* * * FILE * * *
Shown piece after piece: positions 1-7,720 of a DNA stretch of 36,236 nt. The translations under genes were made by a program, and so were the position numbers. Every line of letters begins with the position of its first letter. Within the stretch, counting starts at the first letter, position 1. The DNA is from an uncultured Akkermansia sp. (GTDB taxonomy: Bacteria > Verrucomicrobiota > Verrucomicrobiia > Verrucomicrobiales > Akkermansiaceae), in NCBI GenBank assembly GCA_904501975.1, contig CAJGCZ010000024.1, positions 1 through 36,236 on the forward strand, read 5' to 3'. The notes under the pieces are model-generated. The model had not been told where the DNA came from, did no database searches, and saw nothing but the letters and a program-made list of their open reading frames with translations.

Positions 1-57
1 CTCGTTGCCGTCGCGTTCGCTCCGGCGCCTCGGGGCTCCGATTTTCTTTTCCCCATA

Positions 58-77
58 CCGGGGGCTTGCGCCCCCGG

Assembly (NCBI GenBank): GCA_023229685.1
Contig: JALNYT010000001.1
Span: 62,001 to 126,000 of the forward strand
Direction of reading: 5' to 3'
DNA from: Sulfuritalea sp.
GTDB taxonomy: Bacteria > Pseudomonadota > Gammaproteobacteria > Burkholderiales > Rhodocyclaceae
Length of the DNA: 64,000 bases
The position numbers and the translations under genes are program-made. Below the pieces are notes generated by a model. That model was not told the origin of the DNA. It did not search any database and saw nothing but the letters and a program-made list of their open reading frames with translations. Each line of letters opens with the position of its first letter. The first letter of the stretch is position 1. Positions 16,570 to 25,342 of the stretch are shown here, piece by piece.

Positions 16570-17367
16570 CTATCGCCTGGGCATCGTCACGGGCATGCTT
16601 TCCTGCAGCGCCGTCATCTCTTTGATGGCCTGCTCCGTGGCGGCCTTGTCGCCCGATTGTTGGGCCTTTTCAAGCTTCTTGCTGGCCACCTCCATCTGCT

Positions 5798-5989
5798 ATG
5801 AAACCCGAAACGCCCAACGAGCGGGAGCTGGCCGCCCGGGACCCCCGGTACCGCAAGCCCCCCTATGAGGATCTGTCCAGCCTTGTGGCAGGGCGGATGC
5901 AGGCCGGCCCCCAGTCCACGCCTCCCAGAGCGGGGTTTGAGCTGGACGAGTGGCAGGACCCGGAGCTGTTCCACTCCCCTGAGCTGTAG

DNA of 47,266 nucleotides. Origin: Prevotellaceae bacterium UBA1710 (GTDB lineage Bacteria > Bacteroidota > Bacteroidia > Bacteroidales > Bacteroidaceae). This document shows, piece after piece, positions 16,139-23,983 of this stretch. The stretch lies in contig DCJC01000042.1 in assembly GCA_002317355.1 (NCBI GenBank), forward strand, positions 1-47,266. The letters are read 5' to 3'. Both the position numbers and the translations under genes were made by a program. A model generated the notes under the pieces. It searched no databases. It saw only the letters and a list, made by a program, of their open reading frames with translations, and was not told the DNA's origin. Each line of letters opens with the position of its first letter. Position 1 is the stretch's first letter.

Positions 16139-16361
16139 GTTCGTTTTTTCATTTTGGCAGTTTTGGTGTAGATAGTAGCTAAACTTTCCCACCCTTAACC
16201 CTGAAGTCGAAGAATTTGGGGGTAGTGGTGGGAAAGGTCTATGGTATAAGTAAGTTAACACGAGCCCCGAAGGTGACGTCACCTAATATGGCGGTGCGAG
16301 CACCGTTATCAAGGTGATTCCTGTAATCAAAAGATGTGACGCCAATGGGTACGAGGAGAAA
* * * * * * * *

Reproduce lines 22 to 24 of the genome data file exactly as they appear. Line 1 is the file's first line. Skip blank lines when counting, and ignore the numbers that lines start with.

Positions 16139-16361
16139 GTTCGTTTTTTCATTTTGGCAGTTTTGGTGTAGATAGTAGCTAAACTTTCCCACCCTTAACC
16201 CTGAAGTCGAAGAATTTGGGGGTAGTGGTGGGAAAGGTCTATGGTATAAGTAAGTTAACACGAGCCCCGAAGGTGACGTCACCTAATATGGCGGTGCGAG